Pre-pandemic, the University Hospital Chapel — located on the second floor near the cafeteria and gift shop — was regularly filled with staff, faculty, patients, and their families. With a capacity of 40, the chapel held a daily Catholic Mass and a Friday Jumu’ah Muslim service. It was also the scene of countless weddings, funerals, memorials, and even smudging ceremonies — a Native American end-of-life ritual where sacred plants are used to purify the body.
Since March 2020, however, the chapel has had very little foot traffic, despite remaining open 24/7 for individual worship. Initially, all services were canceled due to COVID-19. Over the summer, in-person services resumed with a maximum of 10 people allowed in the space and an array of new safety measures, including sanitizing all religious objects brought into the chapel.
“Our in-person services are now mostly just attended by faculty, staff, and patients,” said Rev. Christina Wright, the associate director of Spiritual Care at Michigan Medicine, explaining that only visitors of end-of-life patients and the parents of children are allowed inside the hospital during this period of the pandemic. To accommodate the wider community, they are now also offering a weekly Christian service online and a meditation/reflection class via Zoom.
The chapel, constructed in the University Hospital that opened in 1986 (the original hospital opened in 1869), was designed to be a sacred, yet interfaith, space. Decorated with colorful stained-glass windows free of all religious icons, it also houses a built-in altar, which remains bare unless a service is taking place. Soft lighting reveals works from the Gifts of Art program, one of the first and most comprehensive health care arts programs nationwide. Hanging over the piano is a series of photographic water images titled “A Tear Contains an Ocean.”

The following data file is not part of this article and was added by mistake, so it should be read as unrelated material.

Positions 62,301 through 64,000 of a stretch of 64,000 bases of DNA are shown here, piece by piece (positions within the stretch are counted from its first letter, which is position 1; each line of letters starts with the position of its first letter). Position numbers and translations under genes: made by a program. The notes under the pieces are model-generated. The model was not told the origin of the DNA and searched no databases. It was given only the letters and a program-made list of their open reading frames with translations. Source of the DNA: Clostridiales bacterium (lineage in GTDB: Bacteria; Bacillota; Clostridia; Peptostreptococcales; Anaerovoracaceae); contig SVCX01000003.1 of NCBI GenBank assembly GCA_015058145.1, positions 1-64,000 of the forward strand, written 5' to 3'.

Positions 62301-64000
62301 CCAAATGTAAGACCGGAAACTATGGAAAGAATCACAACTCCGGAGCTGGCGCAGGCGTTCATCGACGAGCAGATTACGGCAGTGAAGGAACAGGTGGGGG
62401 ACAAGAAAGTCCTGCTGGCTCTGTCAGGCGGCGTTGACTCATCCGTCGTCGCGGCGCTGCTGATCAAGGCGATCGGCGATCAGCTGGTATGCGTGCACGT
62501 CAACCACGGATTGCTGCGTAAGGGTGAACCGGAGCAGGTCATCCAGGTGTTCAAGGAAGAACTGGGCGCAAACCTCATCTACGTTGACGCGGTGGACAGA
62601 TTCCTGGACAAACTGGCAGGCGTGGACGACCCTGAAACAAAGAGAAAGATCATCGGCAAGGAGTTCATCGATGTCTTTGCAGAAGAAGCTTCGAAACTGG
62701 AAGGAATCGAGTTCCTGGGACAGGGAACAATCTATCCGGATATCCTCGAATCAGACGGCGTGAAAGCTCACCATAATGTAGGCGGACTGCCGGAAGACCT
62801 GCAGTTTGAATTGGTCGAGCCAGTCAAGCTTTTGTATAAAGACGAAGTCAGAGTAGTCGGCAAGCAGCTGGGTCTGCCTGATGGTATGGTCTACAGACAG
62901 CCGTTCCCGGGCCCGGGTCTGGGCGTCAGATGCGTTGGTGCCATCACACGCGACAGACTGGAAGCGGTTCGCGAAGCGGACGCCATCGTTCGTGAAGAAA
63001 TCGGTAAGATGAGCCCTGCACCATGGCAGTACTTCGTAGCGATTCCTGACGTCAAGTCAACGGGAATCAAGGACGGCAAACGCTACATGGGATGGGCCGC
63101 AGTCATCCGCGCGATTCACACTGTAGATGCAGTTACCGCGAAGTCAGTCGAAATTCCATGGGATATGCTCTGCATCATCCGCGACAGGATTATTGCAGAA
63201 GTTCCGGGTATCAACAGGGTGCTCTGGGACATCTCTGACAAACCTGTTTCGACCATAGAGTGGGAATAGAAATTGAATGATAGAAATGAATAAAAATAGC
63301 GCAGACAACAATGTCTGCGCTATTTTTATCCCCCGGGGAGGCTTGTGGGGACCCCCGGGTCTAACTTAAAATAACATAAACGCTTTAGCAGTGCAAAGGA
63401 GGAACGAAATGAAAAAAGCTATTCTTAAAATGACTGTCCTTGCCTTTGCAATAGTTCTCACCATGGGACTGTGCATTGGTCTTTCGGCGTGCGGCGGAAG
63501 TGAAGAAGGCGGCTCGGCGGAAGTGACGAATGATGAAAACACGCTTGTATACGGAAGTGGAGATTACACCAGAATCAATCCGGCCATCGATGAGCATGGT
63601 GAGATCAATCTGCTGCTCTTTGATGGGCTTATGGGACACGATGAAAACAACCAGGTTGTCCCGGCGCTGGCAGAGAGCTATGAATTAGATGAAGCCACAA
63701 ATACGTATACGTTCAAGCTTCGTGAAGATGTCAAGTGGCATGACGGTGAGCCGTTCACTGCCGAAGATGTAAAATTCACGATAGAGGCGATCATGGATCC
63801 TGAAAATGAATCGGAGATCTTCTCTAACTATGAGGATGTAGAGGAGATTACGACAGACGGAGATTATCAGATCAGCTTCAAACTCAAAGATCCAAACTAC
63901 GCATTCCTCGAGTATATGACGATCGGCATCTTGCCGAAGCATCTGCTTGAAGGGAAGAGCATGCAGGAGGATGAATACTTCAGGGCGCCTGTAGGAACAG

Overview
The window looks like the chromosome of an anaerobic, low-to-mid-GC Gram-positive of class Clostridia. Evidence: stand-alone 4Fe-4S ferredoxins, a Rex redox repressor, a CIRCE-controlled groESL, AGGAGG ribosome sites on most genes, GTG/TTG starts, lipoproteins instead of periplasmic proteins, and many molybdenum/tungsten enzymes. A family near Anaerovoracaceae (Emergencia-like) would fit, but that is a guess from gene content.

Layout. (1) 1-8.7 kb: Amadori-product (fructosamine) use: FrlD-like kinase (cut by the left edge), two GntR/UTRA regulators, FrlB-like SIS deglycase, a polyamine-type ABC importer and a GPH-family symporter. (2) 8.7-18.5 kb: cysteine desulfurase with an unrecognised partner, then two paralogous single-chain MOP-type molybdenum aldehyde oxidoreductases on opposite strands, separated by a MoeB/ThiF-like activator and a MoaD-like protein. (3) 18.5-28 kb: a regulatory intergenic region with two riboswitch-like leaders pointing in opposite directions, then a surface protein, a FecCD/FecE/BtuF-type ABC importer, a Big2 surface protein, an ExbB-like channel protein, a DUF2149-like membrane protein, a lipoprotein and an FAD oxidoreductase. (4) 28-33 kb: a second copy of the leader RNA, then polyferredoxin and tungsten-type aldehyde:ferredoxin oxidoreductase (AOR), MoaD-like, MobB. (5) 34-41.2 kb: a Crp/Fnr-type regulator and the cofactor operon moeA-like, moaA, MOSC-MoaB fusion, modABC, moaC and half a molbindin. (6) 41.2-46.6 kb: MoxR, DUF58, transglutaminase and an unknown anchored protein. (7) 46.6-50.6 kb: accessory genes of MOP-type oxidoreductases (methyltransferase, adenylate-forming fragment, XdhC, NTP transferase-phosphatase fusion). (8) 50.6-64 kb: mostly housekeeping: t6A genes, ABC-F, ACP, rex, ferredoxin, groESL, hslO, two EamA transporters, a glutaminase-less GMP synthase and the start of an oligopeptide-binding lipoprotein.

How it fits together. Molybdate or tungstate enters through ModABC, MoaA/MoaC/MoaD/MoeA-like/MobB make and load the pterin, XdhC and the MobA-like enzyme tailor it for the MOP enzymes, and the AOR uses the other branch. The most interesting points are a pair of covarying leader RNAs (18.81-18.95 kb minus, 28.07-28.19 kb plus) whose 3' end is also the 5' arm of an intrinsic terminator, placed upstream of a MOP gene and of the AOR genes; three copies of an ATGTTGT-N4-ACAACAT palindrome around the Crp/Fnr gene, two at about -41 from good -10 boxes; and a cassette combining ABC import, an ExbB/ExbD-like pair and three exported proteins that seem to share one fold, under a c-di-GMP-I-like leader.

According to Wright, it is not unusual to find people using the chapel in different ways. “One person might be reading a Bible, another meditating, and someone else praying.” Literature from various religious traditions is also available to visitors. A prayer rug remains in one corner of the chapel with a symbol on the wall indicating the direction of Mecca for the Muslim community.
One regular chapel visitor is Anna, a golden retriever who is one of Michigan Medicine’s four full-time facility service dogs in the Paws4Patients program. “Anna is trained to help people. If she sees someone in distress in the chapel, she wants to go in,” explained Wright, adding that permission must first be granted by the individual, which often happens. “Anna is the most popular chaplain among us.”
Wright should know. She oversees sixteen chaplains, which includes a rabbi, imam, and two priests as well as a group of clinical pastoral education residents and interns training to become chaplains and religious leaders. Together, they serve the more than 1,000 inpatient beds on U-M’s medical campus. “One of a chaplain’s primary tools is their presence,” said Wright. “We are trained to assess for spiritual distress and provide interventions based on the individual’s particular belief system and needs. We do that, in part, with our embodied presence: watching body language, conveying compassion, and providing connection.”
Initially, the pandemic took that tool from her staff. Now, with most of the chaplains back on-site, she worries about their physical, emotional, and spiritual state. “It was clear early on that this was a marathon, not a sprint,” she said. “There was never an end. We could never meet the need.” Anna, however, brings Wright much-needed comfort. As one of Anna’s handlers, she takes her furry staff member home most nights.
Jennifer Conlin, ’83, is the deputy editor of Michigan Alumnus.